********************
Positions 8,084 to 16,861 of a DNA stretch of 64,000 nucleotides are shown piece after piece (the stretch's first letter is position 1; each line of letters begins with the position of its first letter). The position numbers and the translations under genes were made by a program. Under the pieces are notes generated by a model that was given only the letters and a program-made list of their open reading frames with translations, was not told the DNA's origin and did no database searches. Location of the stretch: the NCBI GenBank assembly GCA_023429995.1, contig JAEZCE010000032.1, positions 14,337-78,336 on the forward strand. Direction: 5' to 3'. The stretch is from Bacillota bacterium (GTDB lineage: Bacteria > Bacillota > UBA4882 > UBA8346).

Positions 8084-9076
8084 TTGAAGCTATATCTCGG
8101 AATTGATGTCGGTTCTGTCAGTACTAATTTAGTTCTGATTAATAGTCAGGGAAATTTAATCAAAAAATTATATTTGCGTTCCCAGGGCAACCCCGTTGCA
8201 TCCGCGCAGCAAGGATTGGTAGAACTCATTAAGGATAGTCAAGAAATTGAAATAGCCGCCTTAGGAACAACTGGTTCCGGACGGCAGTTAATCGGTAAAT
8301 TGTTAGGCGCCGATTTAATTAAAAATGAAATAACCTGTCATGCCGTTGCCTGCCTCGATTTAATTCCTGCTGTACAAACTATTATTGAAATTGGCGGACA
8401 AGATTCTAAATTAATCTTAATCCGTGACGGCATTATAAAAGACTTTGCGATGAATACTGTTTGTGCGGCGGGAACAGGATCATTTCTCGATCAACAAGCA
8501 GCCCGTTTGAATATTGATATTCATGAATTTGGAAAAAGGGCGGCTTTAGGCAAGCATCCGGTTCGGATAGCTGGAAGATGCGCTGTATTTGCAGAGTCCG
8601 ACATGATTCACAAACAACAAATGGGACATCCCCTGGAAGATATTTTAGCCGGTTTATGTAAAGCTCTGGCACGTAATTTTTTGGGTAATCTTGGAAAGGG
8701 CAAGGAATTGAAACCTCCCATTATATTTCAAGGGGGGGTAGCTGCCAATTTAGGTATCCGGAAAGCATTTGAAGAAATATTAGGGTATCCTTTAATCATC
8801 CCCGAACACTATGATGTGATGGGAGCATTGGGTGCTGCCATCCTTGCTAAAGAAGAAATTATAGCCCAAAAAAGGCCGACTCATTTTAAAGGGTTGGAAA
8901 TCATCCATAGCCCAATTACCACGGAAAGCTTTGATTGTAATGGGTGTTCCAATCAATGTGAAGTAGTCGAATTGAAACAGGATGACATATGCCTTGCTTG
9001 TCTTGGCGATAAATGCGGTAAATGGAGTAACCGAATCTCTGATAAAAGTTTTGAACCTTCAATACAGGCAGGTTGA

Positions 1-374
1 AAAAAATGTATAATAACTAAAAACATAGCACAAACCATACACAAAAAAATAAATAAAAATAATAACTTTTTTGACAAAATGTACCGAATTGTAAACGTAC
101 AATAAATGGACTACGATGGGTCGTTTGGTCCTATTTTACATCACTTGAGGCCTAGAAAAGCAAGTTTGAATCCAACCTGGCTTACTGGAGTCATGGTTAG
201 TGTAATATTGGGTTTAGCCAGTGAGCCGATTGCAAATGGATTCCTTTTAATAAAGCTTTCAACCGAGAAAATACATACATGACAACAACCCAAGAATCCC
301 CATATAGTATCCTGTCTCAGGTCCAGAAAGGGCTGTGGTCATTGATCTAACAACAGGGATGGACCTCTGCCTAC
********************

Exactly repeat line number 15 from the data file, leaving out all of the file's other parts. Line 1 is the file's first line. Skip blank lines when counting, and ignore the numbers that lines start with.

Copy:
1 AAAAAATGTATAATAACTAAAAACATAGCACAAACCATACACAAAAAAATAAATAAAAATAATAACTTTTTTGACAAAATGTACCGAATTGTAAACGTAC